Hello from sunny England

AlfonsoX

New Member
Joined
Mar 10, 2022
Messages
6
Hello everyone,

I've been lurking around for a while whilst planning/thinking about getting a solar system for my house. It's always been a "huh, that'd be pretty cool" but now my electricity is going up to 37p (48 US cents) per kWh in about a month from 18p so it's now more of a "probably should look into that a bit more!"

I'd like to do as much of it as I legally can myself, to save money sure, but also because it looks interesting and I like DIY. I'm leaning more towards the MPPsolar all in ones and a DIY LiFePo4 pack but I'll have a search and read opinions and go from there really. Not really looking to supply the grid, that looks like it'll add quite alot to the costs and in England I'd only get 2-5.6p per kWh I export, unless there's something I'm missing - as I say "I probably should look into that a bit more"

See you in the forums 👍
 

MisterSandals

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Silicon Valley
Solar power is very rarely cost effective. In the sunniest places on the planet with discount/used equipment is pretty doable.

I would see if you can come across big panels in the $.50 per watt or less range. If you cannot manage this, then your chances fall towards very little chance of ever breaking even.

If you have things like emergency backup needs that have a high value to you, it becomes more of a safety/luxury item than money saving venture.

The cost of learning something valuable and interesting adds value too.

I will stop trying to discourage you now, sorry.
 

AlfonsoX

New Member
Joined
Mar 10, 2022
Messages
6
Thanks for the reply, I don't have any emergency needs (although I do have a 4kWh UPS for some stuff because work was throwing out plenty of perfectly fine lead acid batteries) so my main goal was money saving, but with energy security and the satisfaction of making my own electricity being a part of it as well.

I've found some 395w panels for £162 each (I can fit 14 on my roof I think) so that'd come to £410/$537 per kwh. An 11kW MPP AIO is £1295/$1696. I've found some branded cells for sale in the UK (either EVE or CATL, can't remember now) for £178/$233 per kwh if you get 16 of the 280Ah cells.
That would come to £5915/$7748 for a 5.5kW array, an 11kW inverter/charger and 14kWh of lithium. From what I've read online where I live you can expect a year average of 3x the array maximum output per day so 15kWh per day average. In summer some of that would go to waste though. My last electricity bill said I use 8kWh per day, so I'm hoping that for a lot of the year I could eliminate my electricity bill, and in the summer also eliminate my gas bill for hot water by using the immersion heater.
My yearly electric bill will be around £1080 so I figured £5915 for the set up isn't too bad.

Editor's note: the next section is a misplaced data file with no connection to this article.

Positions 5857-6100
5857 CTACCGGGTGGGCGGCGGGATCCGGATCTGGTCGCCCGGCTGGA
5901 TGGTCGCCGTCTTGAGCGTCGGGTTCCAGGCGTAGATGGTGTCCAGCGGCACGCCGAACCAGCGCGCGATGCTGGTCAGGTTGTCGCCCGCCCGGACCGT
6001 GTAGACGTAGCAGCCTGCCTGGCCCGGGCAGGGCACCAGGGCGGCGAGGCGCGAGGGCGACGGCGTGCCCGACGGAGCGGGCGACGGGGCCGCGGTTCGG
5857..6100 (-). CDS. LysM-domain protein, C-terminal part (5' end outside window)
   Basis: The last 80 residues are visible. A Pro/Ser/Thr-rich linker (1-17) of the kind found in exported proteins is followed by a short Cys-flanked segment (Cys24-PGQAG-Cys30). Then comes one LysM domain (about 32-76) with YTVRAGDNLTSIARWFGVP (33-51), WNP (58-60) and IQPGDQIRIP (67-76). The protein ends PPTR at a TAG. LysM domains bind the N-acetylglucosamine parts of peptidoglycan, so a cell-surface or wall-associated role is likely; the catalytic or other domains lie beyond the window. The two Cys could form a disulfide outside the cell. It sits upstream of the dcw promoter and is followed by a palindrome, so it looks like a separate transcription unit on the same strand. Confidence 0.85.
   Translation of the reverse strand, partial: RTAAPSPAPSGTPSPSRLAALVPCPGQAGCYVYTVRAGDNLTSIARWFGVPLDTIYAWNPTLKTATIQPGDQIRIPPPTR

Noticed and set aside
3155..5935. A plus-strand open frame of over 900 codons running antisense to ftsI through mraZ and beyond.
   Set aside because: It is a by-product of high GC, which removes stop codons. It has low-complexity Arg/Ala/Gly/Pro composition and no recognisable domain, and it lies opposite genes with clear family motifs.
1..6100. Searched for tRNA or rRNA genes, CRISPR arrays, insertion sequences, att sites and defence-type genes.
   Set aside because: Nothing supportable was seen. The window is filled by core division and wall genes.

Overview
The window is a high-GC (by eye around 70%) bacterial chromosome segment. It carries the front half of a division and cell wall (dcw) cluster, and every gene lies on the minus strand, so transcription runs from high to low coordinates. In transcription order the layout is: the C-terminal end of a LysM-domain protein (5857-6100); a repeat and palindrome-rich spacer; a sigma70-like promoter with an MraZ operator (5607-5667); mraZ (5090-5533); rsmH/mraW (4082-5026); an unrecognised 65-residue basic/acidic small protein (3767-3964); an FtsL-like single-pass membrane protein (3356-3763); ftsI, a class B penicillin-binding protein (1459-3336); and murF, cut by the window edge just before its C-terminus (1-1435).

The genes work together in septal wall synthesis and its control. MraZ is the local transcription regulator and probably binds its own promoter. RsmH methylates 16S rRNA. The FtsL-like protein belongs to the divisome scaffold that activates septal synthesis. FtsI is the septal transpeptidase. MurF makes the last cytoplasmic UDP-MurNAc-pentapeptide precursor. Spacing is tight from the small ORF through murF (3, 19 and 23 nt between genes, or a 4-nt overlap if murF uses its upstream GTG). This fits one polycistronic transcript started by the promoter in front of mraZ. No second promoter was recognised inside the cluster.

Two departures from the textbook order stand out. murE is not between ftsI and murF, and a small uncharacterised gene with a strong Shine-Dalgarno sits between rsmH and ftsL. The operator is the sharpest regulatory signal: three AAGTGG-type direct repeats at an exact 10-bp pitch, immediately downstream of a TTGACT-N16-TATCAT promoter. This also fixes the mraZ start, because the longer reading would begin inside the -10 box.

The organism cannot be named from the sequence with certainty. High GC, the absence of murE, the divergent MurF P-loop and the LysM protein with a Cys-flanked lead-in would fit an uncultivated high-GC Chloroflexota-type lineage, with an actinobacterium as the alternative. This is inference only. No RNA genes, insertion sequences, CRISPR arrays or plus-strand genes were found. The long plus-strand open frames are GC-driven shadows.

Now I know I've left lots out of my calculation (BMS/Wire/Fuses/Panel mounts) and in the winter the standby losses of the inverter would be a significant part of my solar generation, but I figured a payback period of circa 10 years is fair? (feel free to laugh if I've missed something major or pressed the wrong buttons on my calculator) Before I buy anything I'll do more than napkin maths though! Then there's the "does it add value to the house when I come to sell it" aspect as well which is a complete unknown!
 

MisterSandals

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but I figured a payback period of circa 10 years is fair?
I didn't check your math but sounds about right and a reasonable goal. This all assumes your equipment lasts the full 10yr term which i have found to be the biggest factor in ever reaching break even. Quality equipment, which is more expensive up front helps on this but can push the break even point further out. Clearly a risk/reward scenario!

I tend to strongly prefer products, particularly charge controllers and inverters with a couple years of warranty.

I will have to say though, the journey is quite fun and horrifically addicting. I apologize to your wallet up front for now becoming somewhat encouraging...
 

45North

Let it shine!
Joined
Jan 2, 2020
Messages
539
Location
Canada
Hello everyone,

I've been lurking around for a while whilst planning/thinking about getting a solar system for my house. It's always been a "huh, that'd be pretty cool" but now my electricity is going up to 37p (48 US cents) per kWh in about a month from 18p so it's now more of a "probably should look into that a bit more!"

I'd like to do as much of it as I legally can myself, to save money sure, but also because it looks interesting and I like DIY. I'm leaning more towards the MPPsolar all in ones and a DIY LiFePo4 pack but I'll have a search and read opinions and go from there really. Not really looking to supply the grid, that looks like it'll add quite alot to the costs and in England I'd only get 2-5.6p per kWh I export, unless there's something I'm missing - as I say "I probably should look into that a bit more"

See you in the forums 👍
Your electricity is doubling? How can they do that? We'd have rioting in the streets!
 

AlfonsoX

New Member
Joined
Mar 10, 2022
Messages
6
Your electricity is doubling? How can they do that? We'd have rioting in the streets!
My gas has also gone up from 2.9p/kWh to 10.3p/kWh. The government sets a price cap that suppliers can charge customers for gas or electricity, but that's based on wholesale fuel prices to stop them making excessive profit. Wholesale prices have shot up, so prices customers can be charged has also shot up.
The UK is shutting down lots of it's nuclear stations in the coming years and we're only building 1 to replace them. Coal fired power stations are almost fully banned. I can't see electricity prices coming down any time soon here.
 

AlfonsoX

New Member
Joined
Mar 10, 2022
Messages
6
I will have to say though, the journey is quite fun and horrifically addicting. I apologize to your wallet up front for now becoming somewhat encouraging...